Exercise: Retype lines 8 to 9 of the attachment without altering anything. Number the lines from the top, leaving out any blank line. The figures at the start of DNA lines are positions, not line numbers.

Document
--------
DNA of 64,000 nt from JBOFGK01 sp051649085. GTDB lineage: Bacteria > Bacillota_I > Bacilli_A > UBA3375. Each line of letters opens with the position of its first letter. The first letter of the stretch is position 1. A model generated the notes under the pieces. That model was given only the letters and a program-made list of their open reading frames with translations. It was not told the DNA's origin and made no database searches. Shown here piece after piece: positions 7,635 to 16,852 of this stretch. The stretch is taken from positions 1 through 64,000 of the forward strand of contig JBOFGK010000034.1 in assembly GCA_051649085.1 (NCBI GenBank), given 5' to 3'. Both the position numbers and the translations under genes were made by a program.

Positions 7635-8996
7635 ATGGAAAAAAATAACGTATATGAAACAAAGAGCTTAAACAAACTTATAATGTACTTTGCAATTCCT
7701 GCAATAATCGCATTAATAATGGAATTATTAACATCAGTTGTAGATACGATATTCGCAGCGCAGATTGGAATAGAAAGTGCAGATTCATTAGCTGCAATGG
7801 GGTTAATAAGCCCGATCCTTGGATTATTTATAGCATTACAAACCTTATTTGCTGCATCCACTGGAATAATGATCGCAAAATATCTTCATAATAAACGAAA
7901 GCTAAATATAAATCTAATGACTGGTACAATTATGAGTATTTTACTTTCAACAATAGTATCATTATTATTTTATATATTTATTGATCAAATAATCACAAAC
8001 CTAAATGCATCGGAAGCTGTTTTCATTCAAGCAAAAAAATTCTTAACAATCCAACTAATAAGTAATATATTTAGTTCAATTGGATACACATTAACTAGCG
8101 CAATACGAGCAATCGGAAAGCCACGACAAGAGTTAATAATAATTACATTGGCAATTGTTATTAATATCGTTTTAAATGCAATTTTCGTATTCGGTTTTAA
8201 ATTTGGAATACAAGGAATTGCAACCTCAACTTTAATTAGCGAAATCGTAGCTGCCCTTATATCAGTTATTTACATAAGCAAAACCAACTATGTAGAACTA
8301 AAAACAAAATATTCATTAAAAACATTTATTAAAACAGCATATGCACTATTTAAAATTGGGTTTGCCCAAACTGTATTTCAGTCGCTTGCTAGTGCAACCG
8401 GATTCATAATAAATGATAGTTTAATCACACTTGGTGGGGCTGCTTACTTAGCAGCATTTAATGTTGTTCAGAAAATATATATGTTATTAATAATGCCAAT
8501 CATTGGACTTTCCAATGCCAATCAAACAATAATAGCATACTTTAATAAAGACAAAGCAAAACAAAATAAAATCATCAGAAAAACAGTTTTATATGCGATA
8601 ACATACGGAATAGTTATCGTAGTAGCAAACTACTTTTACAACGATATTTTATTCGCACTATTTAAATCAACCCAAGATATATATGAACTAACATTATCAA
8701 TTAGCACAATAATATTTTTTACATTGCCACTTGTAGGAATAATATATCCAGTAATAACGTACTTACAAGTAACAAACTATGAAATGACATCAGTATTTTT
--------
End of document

8101 CAATACGAGCAATCGGAAAGCCACGACAAGAGTTAATAATAATTACATTGGCAATTGTTATTAATATCGTTTTAAATGCAATTTTCGTATTCGGTTTTAA
8201 ATTTGGAATACAAGGAATTGCAACCTCAACTTTAATTAGCGAAATCGTAGCTGCCCTTATATCAGTTATTTACATAAGCAAAACCAACTATGTAGAACTA